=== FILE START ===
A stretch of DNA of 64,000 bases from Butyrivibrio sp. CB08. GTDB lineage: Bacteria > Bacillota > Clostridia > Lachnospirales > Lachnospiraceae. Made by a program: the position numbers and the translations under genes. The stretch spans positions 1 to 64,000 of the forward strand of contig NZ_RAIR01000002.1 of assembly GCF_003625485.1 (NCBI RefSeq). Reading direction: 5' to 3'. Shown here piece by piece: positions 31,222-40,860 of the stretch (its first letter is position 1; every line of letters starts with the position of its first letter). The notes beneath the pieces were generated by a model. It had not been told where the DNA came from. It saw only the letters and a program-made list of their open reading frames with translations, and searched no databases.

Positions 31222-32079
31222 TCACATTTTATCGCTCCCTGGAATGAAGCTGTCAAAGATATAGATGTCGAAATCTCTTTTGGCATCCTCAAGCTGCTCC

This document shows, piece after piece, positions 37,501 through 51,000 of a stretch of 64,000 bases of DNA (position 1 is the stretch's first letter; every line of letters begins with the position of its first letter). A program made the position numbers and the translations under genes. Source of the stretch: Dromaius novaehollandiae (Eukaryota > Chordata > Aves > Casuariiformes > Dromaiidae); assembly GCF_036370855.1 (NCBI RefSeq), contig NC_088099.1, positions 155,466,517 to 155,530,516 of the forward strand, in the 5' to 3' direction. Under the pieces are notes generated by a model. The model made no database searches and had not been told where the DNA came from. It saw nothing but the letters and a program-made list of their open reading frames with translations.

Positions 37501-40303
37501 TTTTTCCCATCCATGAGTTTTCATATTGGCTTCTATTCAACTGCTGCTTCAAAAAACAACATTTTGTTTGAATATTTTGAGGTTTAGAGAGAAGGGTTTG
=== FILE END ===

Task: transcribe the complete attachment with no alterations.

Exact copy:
A stretch of DNA of 64,000 bases from Butyrivibrio sp. CB08. GTDB lineage: Bacteria > Bacillota > Clostridia > Lachnospirales > Lachnospiraceae. Made by a program: the position numbers and the translations under genes. The stretch spans positions 1 to 64,000 of the forward strand of contig NZ_RAIR01000002.1 of assembly GCF_003625485.1 (NCBI RefSeq). Reading direction: 5' to 3'. Shown here piece by piece: positions 31,222-40,860 of the stretch (its first letter is position 1; every line of letters starts with the position of its first letter). The notes beneath the pieces were generated by a model. It had not been told where the DNA came from. It saw only the letters and a program-made list of their open reading frames with translations, and searched no databases.

Positions 31222-32079
31222 TCACATTTTATCGCTCCCTGGAATGAAGCTGTCAAAGATATAGATGTCGAAATCTCTTTTGGCATCCTCAAGCTGCTCC

This document shows, piece after piece, positions 37,501 through 51,000 of a stretch of 64,000 bases of DNA (position 1 is the stretch's first letter; every line of letters begins with the position of its first letter). A program made the position numbers and the translations under genes. Source of the stretch: Dromaius novaehollandiae (Eukaryota > Chordata > Aves > Casuariiformes > Dromaiidae); assembly GCF_036370855.1 (NCBI RefSeq), contig NC_088099.1, positions 155,466,517 to 155,530,516 of the forward strand, in the 5' to 3' direction. Under the pieces are notes generated by a model. The model made no database searches and had not been told where the DNA came from. It saw nothing but the letters and a program-made list of their open reading frames with translations.

Positions 37501-40303
37501 TTTTTCCCATCCATGAGTTTTCATATTGGCTTCTATTCAACTGCTGCTTCAAAAAACAACATTTTGTTTGAATATTTTGAGGTTTAGAGAGAAGGGTTTG